Niger Coup Forces Embassy Evacuation, But Marines Will Remain

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Supporters of Niger's ruling junta gather at the start of a protest
Supporters of Niger's ruling junta gather at the start of a protest called to fight for the country's freedom and push back against foreign interference in Niamey, Niger, Thursday, Aug. 3, 2023. (AP Photo/Sam Mednick)

Marines guarding the U.S. embassy in Niger will remain in place despite a partial evacuation of nonessential embassy personnel as the country remains gripped by a coup, the State Department said Thursday.

The Pentagon said there has been no change in military posture in the West African country, which was thrown into political turmoil last week, and that the State Department had not requested any assistance with the evacuation.

"We continue to monitor this fluid and evolving situation and reiterate our focus on a diplomatic solution," Brig. Gen. Pat Ryder, the Pentagon's top spokesman, said in a statement to the press Thursday morning.

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On Tuesday, Ryder told reporters that U.S. troops would stay in the country despite what appears to be a coup against Niger's democratically elected leader, President Mohamed Bazoum, who was put under house arrest late last week when part of the country's military mutinied.

    A military officer with the group of mutinous troops made a TV broadcast early July 27 to declare a curfew and the closing of the country's borders until the situation stabilizes, The Associated Press reported.

    The next day, coup leaders named Gen. Abdourahmane Tchiani as the new head of state.

    The U.S. military is stationed in Niger to conduct drone surveillance and counter extremism operations. In 2019, the U.S. spent $110 million building a new air base in the country to support drone operations.

    In 2017, Islamic State militants killed four American Army soldiers near a village in northwestern Niger.

    A State Department spokesperson told Military.com on Thursday that the detachment of Marines at the embassy in the capital Niamey "will remain there working with the Diplomatic Security Service to assist with embassy security duties."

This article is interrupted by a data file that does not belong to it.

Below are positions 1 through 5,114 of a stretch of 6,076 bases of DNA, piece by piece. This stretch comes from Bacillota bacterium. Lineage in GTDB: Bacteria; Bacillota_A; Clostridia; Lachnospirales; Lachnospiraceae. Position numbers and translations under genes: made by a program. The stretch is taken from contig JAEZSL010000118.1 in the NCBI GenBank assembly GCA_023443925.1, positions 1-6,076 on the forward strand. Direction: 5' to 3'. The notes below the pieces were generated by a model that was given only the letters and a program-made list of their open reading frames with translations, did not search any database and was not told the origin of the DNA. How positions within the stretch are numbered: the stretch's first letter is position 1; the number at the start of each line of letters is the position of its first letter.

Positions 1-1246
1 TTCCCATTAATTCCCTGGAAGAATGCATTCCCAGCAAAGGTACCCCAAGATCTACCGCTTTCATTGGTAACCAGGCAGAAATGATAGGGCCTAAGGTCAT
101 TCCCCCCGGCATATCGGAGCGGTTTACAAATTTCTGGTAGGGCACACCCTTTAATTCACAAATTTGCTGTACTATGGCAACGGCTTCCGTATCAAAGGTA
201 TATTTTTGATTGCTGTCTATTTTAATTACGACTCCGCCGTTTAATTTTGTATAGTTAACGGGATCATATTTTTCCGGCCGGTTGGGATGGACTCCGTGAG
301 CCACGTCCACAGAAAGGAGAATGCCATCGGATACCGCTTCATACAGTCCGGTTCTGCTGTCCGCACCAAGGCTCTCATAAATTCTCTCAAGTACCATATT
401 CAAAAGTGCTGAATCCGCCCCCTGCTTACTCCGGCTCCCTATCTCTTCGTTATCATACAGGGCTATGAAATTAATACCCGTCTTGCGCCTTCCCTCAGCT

Although the U.S. military -- especially the Marine Corps -- often plays a significant role in the evacuation of civilians from embassies and foreign countries amid crises and unrest, the Pentagon says that, so far, it has not been asked to jump in.

    "The Department of State has not requested DoD personnel or equipment as part of the ordered departure," Ryder said.

    Bazoum was elected president two years ago in the nation's first peaceful, democratic transfer of power since its independence from France in 1960. He has not resigned his office since being detained.

    Ryder told reporters Tuesday that, while the security cooperation between the U.S. and Nigerien military has been suspended, "we maintain close contact with our Niger military counterparts in the country, as the situation continues to unfold" and "when necessary [and] environment permitting," service members are still able to go off base to foster that engagement.

    The State Department ordered the evacuation of non-emergency personnel from the embassy in Niamey on Tuesday evening, citing "ongoing developments in Niger" and "an abundance of caution."

    In its statement, the State Department cautioned U.S. citizens in the country that "commercial flight options are limited" and that only limited emergency services will be available at the embassy going forward.

    In the last embassy evacuation -- of the U.S. embassy in Sudan in April -- the Marine Corps detachment played a key and heroic role.

    Navy Secretary Carlos Del Toro said that the detachment of 12 Marines set an example in "protecting the life of the ambassador and the lives of all the people who were at the embassy," calling it "nothing short of extraordinary."

    Del Toro presented each of the Marines with awards for their heroism.

    In late April, about 100 U.S. troops in three MH-47 Chinook helicopters airlifted all of roughly 70 remaining American employees from the Sudanese embassy to Ethiopia, The Associated Press reported at the time.

    -- Konstantin Toropin can be reached at konstantin.toropin@military.com. Follow him on Twitter @ktoropin.

    Related: Pentagon Keeps Troops in Niger Despite Putsch, Maintains Contact with Some Military Leaders

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